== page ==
The neural systems of emotion regulation and abnormalities in major depressive disorder

Behav Brain Res. 2019 Jul 23;367:181-188. doi: 10.1016/j.bbr.2019.04.002. Epub 2019 Apr 2.


Major depressive disorder (MDD) is a mental disorder characterized by aberrant emotion regulation. The capacity for emotion regulation stems from diverse neural circuits including higher level cognitive structures involved in processing contextual information, and lower level limbic structures involved in triggering emotional expression. Cognitive theories of depression posit that the MDD-specific abnormalities in emotional control derive itself from dysfunctional cognitive processes including biased attention, rumination, and altered information processing and memory. The main objectives of the current narrative review are to summarize the major neural systems involved in emotion regulation in humans, and to describe how these systems are dysregulated in MDD. The findings will be briefly discussed in the context of a conceptual framework of depression (i.e., Beck's cognitive model of depression), and neural targets of conventional treatments for depression will also be discussed. MDD exemplifies the critical importance of appropriate emotion regulation to human health and wellbeing, and demonstrates the personal and social impact of emotion dysregulation.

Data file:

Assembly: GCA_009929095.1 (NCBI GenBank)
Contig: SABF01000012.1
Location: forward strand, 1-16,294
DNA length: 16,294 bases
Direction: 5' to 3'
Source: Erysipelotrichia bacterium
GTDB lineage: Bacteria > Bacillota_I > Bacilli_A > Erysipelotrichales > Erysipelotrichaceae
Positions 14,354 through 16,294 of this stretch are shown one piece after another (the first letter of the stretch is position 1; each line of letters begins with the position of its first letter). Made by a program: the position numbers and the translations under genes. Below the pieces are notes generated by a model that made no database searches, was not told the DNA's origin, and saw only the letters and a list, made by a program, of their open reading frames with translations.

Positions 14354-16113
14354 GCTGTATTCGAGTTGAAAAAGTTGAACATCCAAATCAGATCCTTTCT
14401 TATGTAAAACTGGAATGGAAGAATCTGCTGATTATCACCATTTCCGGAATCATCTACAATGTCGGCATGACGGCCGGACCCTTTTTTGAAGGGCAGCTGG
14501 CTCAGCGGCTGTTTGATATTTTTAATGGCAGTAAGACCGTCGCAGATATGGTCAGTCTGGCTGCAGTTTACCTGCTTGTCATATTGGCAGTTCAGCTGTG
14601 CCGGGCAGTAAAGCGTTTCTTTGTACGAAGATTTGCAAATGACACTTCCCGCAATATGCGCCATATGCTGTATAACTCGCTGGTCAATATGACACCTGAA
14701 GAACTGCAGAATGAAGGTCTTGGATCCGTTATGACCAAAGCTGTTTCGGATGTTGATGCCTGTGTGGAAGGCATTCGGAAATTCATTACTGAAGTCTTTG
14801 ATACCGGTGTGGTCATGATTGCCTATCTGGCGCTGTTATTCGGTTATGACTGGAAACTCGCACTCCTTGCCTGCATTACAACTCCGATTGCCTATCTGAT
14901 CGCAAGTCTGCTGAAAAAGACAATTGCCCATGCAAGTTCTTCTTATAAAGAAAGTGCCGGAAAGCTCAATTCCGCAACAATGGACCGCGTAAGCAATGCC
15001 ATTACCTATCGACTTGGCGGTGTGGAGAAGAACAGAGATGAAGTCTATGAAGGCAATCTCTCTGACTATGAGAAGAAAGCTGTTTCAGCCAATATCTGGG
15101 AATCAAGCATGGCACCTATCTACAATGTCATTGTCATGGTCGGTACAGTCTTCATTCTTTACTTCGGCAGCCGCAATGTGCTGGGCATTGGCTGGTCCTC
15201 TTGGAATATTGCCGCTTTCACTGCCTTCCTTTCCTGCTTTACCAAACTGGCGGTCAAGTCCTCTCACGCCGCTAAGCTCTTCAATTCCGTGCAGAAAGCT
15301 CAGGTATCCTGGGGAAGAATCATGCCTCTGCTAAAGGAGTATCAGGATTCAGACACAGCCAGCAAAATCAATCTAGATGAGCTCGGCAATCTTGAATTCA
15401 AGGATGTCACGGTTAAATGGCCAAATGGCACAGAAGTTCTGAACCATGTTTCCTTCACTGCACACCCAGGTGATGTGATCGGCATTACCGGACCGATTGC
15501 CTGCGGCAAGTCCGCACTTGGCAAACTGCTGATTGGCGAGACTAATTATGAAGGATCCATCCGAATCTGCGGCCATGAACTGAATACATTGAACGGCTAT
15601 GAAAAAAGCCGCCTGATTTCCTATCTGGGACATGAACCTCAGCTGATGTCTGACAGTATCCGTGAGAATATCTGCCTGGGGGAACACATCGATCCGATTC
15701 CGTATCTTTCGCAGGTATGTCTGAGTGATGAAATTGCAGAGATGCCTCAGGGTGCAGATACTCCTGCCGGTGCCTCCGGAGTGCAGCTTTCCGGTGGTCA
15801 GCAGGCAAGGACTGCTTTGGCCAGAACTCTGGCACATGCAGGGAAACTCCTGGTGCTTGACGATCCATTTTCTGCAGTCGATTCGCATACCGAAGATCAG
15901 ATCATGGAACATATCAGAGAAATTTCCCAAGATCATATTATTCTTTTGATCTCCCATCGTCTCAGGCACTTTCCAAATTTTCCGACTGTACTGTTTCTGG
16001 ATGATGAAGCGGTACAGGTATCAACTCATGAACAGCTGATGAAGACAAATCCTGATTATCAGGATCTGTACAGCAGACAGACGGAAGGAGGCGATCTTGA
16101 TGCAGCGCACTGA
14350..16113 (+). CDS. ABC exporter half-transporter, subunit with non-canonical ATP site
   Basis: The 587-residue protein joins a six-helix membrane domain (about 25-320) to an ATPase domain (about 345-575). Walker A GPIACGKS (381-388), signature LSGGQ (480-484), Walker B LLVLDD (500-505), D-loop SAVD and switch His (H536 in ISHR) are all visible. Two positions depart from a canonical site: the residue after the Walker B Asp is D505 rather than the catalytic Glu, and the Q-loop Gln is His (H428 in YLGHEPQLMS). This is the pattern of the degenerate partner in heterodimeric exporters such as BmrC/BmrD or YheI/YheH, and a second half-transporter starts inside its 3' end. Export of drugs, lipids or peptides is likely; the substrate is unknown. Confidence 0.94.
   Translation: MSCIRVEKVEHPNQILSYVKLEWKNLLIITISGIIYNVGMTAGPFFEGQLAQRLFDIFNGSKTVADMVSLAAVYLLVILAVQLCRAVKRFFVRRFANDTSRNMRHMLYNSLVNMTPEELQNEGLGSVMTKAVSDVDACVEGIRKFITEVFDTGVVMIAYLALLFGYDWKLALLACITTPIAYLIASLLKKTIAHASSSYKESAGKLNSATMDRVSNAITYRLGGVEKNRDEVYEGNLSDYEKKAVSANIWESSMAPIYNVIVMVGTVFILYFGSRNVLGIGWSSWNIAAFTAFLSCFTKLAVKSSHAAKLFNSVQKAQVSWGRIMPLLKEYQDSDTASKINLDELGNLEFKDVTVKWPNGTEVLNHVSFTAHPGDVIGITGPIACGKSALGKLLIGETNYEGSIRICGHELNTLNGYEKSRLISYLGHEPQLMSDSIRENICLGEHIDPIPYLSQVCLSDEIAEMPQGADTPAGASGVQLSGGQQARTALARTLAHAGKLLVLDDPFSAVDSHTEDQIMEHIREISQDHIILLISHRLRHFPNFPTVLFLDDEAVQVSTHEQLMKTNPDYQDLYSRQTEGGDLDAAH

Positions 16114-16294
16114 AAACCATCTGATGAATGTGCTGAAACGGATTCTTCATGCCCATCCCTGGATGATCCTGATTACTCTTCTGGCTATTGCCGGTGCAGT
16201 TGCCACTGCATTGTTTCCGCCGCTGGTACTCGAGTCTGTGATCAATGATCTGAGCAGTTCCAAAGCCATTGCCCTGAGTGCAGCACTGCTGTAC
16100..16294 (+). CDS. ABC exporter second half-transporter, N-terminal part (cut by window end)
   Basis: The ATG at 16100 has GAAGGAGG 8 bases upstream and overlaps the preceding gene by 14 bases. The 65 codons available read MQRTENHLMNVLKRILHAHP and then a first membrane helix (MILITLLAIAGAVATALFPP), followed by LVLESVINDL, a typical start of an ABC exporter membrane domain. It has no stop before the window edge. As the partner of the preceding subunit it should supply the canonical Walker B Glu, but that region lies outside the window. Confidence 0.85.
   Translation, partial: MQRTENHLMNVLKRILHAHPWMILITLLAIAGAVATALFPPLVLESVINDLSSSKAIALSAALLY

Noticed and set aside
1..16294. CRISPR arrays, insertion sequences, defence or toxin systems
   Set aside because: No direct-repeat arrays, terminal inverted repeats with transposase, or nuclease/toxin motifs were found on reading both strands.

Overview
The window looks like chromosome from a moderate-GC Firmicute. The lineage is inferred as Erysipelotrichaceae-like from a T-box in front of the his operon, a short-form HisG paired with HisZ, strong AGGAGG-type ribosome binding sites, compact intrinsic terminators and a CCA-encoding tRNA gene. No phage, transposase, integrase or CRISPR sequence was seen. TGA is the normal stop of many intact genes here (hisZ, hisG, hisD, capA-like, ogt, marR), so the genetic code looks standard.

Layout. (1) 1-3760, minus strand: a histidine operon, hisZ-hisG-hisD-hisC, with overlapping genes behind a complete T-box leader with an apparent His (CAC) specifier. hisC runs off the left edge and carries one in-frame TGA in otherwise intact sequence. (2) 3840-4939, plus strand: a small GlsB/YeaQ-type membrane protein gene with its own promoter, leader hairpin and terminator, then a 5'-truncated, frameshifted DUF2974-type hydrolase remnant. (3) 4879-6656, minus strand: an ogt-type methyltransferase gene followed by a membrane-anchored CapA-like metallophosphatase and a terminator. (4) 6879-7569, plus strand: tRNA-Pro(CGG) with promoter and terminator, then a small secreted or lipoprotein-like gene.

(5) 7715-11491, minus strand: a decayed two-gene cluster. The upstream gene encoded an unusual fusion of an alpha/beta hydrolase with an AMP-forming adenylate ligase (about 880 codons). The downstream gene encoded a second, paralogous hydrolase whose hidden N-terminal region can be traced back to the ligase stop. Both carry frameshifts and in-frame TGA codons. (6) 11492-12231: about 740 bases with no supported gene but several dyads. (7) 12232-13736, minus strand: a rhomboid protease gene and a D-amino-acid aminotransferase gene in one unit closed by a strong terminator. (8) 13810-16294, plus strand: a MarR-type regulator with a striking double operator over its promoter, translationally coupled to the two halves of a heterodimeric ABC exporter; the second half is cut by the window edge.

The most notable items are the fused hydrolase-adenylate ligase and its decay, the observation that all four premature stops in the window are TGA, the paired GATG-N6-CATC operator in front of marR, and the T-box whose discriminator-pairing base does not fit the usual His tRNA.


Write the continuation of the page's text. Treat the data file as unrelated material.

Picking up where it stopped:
Keywords: Cognition; Depression; Emotion regulation; Major depressive disorder (MDD); Neural systems.

Publication types

  • Review

MeSH terms

  • Cerebral Cortex / physiopathology*
  • Depressive Disorder, Major / physiopathology*
  • Emotional Regulation / physiology*
  • Humans
  • Limbic System / physiopathology*
  • Nerve Net / physiopathology*